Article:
As upset as a few individuals may be about the Tribes’ decision to add a parking lot, there is very little that we (the City) can do except continue to have an open dialogue with Tulalip and be a cooperative partner.

A parking lot may potentially be a blessing in disguise given the ability for the Tribes to build almost anything they deem as necessary and relevant to the sacred land that is theirs, and was once all theirs and theirs alone.

We should proceed cautiously and graciously with our waterfront neighbors and partners. Wishing there was only a parking lot could someday be a reality if we insist on not being flexible and finding compromise.

The Tulalip Tribes and City hear your concerns and are receptive.

Paine Field

As evidenced prior to, fighting commercial air at Paine Field very little can be done to combat potential airport expansion.

All the false promises made and spending $700K of taxpayer dollars provided us with very little to no mitigation for what noise issues we are facing today.

All we can do as a City government is to ensure that they abide by every law, every environmental impact study, and do things by the book with no exceptions.

We must continue to provide them with the facts that noise, congestion, and pollution are real and a health concern. We must also continue to emphasize and pursue our needs for noise mitigation grants for triple-pane windows and insulation.

If our mayor and our county representative aren’t going to take the lead in finding grants available to help mitigate the increased noise, the City Council and I need to work towards this.

Riaz Khan – Position 5

Waterfront parking lot

The best suitable place to build on that land would be either an amusement park with water games and a wave swimming pool or a playground for our youth, which is also good for the local economy.

Paine Field

Paine Field Airport already has been started, and flights are taking off and landing every day and night.

Right now, City government should do a few things in order to maintain a little calm in the city.

The first thing that should happen is that the City enforce a noise ordinance restricting flying after 9 p.m. to 5 a.m.

Airlines must respect the sleeping hours for seniors and school-age students.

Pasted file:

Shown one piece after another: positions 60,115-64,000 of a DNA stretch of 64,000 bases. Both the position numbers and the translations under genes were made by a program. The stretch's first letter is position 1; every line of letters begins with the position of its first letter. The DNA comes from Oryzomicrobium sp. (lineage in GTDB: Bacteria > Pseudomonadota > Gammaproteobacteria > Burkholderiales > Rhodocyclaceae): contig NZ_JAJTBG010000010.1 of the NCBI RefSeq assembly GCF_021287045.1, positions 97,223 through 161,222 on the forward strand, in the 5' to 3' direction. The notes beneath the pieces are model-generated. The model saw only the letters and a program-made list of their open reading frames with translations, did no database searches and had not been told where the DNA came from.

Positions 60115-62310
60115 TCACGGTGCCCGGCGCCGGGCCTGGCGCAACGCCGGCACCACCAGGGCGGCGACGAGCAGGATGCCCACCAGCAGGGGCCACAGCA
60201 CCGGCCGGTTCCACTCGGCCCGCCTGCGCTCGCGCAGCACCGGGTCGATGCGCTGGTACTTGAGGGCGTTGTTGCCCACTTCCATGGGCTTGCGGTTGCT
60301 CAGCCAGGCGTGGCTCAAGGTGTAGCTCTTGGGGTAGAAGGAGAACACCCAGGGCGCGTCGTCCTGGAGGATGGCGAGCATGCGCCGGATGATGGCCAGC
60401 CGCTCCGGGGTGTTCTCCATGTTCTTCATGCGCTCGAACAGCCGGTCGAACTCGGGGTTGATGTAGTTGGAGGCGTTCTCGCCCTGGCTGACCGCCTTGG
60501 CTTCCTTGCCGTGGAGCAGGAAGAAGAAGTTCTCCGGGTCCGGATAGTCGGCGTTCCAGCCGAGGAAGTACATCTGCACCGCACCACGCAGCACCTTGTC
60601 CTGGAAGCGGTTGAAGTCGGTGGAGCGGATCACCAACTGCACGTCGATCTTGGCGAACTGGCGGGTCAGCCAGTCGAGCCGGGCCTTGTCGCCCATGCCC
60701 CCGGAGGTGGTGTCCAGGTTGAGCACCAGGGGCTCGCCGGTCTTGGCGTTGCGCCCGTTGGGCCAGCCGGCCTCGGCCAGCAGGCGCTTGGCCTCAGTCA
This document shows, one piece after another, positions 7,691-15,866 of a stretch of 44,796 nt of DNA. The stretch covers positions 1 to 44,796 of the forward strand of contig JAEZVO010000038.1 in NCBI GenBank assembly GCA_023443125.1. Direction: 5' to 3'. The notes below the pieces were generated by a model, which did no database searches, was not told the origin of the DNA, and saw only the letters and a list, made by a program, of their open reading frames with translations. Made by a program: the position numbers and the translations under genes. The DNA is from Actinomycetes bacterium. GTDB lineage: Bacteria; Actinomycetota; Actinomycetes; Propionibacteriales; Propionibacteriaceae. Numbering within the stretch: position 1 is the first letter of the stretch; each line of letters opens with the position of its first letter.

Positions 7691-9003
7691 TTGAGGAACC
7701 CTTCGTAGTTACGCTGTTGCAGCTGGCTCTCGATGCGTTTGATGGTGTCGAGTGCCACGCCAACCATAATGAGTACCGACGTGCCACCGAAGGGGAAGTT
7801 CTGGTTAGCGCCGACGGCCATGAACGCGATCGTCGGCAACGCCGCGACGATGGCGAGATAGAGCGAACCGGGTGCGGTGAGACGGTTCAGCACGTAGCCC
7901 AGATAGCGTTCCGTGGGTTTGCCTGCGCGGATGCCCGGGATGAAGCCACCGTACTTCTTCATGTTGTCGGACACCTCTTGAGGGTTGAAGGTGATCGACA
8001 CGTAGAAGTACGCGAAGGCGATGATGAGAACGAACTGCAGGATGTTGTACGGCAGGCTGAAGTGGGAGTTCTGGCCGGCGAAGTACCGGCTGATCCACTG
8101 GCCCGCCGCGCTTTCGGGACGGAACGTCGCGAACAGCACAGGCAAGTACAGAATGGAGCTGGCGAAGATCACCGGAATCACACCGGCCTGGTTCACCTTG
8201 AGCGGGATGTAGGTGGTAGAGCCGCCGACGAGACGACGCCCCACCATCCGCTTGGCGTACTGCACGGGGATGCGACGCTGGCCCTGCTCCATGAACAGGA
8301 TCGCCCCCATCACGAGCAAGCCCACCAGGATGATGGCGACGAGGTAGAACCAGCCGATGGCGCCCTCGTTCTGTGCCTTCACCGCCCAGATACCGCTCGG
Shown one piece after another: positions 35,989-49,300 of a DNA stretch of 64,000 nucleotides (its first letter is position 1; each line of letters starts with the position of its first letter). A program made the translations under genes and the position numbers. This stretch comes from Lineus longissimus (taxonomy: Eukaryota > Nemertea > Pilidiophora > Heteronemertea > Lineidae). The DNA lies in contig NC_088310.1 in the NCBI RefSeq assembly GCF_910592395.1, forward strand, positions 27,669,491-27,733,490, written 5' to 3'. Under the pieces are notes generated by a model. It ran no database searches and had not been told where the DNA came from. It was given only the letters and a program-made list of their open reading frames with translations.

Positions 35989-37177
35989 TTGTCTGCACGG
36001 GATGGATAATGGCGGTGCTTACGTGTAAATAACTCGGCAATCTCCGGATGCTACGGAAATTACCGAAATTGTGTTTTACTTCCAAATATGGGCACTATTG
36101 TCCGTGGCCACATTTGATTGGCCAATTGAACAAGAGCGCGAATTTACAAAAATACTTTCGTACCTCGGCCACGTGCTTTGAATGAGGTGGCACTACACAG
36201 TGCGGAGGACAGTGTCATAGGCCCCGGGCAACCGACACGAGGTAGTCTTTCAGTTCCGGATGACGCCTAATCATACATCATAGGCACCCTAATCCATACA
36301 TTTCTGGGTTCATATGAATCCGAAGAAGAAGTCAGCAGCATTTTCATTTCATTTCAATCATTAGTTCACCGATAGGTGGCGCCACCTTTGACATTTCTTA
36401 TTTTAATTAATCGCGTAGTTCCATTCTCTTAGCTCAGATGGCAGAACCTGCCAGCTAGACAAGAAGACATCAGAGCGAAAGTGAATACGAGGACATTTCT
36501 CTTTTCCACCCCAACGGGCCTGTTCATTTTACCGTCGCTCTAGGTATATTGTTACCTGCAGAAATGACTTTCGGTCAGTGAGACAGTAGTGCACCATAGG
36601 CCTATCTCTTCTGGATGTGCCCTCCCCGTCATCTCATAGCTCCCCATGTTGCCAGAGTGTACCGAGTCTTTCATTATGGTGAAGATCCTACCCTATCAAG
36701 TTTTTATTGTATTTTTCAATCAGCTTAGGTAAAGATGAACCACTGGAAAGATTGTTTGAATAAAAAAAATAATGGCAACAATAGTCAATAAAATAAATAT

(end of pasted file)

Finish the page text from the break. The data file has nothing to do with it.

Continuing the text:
Another thing is that the City never allow business licenses to be issued unless it will benefit the local residents of Mukilteo.

Christopher Maddux – Position 5

Waterfront parking lot

The Port of South Whidbey has been trying for years to get some parking options in Mukilteo for commuters, but the City seems to be reluctant to work with them to finalize options and move forward with a plan.

A commuter parking lot right next to the new ferry terminal does make sense.

A maintained lot would certainly be better to look at than the eyesore that is the remnants of the tank farm.

I would encourage the City to work with the Tulalip Tribes and the Port of South Whidbey on the plan instead of fighting it.

Working with them, we may be able to work out a deal to provide additional parking for Edgewater Park right next to the proposed lot.

Paine Field

When the City government fought against commercial air service, the City spent around $700K and refused to work with the county or Propeller Inc. for any mitigation options to lessen the impact.

Commercial air service came anyway, but the City couldn’t get any compensation for the increased noise over the flight path.

The City government cannot waste taxpayer money on another wasteful lawsuit.

Paine Field is owned by Snohomish County and is an important airport for the economic health and growth of the region.

The City needs to work with all involved, not fight them. We need to ensure all impact studies are done properly, and any forms of mitigation are explored.

Commercial air service couldn’t be stopped, and we might not be able to stop expansion, but we must do what we can to mitigate the impact on our town.

James Yoo – Position 5

Waterfront parking lot

I am not in favor of having the parking arrangement between Whidbey Island and the tribes.

Mukilteo must control our own destiny on parking issues.

The City must provide parking lots for commuters, so it can monitor traffic flow.

In my opinion, no second or third party should meddle the proprietary function of the City.

Paine Field